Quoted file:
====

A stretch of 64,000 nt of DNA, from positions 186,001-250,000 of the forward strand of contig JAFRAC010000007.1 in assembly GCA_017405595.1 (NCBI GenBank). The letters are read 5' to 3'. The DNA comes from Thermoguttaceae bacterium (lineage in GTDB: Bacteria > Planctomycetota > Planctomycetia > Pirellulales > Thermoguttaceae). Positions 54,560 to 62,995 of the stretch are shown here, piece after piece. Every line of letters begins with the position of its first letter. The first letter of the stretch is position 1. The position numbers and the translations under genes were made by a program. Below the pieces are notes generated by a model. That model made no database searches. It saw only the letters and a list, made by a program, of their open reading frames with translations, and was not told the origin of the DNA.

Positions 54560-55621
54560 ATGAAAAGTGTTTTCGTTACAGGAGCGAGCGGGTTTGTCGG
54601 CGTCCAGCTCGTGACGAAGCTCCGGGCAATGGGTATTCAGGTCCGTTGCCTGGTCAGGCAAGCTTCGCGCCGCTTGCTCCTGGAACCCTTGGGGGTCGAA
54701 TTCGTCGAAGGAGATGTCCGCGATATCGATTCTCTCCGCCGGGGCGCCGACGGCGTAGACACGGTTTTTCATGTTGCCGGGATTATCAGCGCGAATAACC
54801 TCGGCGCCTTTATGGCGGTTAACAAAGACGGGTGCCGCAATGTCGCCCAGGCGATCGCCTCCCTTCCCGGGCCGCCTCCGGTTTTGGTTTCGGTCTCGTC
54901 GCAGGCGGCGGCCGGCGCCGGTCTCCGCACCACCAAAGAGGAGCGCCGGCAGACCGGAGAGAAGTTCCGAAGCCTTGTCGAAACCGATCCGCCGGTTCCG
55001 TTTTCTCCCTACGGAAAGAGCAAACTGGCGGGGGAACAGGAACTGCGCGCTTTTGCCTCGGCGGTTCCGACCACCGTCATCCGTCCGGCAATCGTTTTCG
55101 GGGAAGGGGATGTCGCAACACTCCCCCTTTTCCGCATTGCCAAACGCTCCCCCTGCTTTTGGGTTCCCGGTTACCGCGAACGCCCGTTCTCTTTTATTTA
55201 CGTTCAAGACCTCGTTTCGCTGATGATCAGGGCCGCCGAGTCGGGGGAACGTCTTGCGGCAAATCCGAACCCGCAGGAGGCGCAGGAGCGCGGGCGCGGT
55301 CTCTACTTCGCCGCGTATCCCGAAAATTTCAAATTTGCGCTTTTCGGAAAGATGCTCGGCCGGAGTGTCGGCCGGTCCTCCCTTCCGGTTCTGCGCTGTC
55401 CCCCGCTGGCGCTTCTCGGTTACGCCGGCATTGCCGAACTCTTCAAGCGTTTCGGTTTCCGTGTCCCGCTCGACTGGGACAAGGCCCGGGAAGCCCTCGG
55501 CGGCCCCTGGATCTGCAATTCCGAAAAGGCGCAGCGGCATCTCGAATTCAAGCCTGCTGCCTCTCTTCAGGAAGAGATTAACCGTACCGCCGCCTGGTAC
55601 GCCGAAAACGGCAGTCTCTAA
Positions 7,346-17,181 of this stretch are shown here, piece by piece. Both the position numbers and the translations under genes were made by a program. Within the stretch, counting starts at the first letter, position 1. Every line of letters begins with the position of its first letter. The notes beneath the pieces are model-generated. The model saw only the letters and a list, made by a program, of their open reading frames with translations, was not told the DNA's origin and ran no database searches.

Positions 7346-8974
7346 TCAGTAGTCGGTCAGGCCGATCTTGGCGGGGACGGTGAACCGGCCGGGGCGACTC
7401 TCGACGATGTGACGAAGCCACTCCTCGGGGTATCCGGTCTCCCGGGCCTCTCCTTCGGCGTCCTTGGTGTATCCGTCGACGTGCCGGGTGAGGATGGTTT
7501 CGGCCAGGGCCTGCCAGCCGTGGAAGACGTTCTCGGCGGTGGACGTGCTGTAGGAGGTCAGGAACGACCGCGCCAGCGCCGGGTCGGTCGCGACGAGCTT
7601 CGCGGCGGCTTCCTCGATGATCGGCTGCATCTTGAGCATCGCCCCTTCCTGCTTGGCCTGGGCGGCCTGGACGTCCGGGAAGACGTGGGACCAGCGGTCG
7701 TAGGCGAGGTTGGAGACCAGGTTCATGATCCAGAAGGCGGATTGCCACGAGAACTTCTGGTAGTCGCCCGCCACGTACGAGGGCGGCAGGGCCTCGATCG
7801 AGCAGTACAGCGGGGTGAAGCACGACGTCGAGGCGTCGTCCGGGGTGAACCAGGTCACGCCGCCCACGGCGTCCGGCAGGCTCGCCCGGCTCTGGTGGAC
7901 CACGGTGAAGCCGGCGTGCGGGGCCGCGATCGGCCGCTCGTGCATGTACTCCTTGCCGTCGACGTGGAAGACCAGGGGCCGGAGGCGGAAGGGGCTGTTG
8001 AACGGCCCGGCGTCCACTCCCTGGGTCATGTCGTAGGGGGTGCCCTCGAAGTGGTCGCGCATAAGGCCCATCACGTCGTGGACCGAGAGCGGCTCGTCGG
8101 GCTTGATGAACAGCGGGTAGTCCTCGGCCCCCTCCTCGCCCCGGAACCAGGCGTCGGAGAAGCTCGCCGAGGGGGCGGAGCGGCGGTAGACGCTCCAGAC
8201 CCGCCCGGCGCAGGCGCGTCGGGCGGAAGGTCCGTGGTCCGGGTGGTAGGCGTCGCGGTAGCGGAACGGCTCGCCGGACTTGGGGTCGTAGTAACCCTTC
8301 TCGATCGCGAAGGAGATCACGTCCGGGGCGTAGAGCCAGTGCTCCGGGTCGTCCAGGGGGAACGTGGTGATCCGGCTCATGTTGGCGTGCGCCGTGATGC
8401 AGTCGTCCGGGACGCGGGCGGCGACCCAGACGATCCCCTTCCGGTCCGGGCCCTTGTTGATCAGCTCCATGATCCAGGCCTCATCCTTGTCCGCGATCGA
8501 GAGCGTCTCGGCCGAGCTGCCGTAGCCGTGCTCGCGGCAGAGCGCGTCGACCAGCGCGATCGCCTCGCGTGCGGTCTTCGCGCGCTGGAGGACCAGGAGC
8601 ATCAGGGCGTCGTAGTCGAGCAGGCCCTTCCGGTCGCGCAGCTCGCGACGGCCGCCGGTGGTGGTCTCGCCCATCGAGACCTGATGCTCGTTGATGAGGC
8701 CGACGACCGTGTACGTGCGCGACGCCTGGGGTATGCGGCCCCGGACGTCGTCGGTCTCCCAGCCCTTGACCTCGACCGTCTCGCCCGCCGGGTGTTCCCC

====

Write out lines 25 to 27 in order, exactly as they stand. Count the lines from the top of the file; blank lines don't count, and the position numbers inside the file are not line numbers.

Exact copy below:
8101 GCTTGATGAACAGCGGGTAGTCCTCGGCCCCCTCCTCGCCCCGGAACCAGGCGTCGGAGAAGCTCGCCGAGGGGGCGGAGCGGCGGTAGACGCTCCAGAC
8201 CCGCCCGGCGCAGGCGCGTCGGGCGGAAGGTCCGTGGTCCGGGTGGTAGGCGTCGCGGTAGCGGAACGGCTCGCCGGACTTGGGGTCGTAGTAACCCTTC
8301 TCGATCGCGAAGGAGATCACGTCCGGGGCGTAGAGCCAGTGCTCCGGGTCGTCCAGGGGGAACGTGGTGATCCGGCTCATGTTGGCGTGCGCCGTGATGC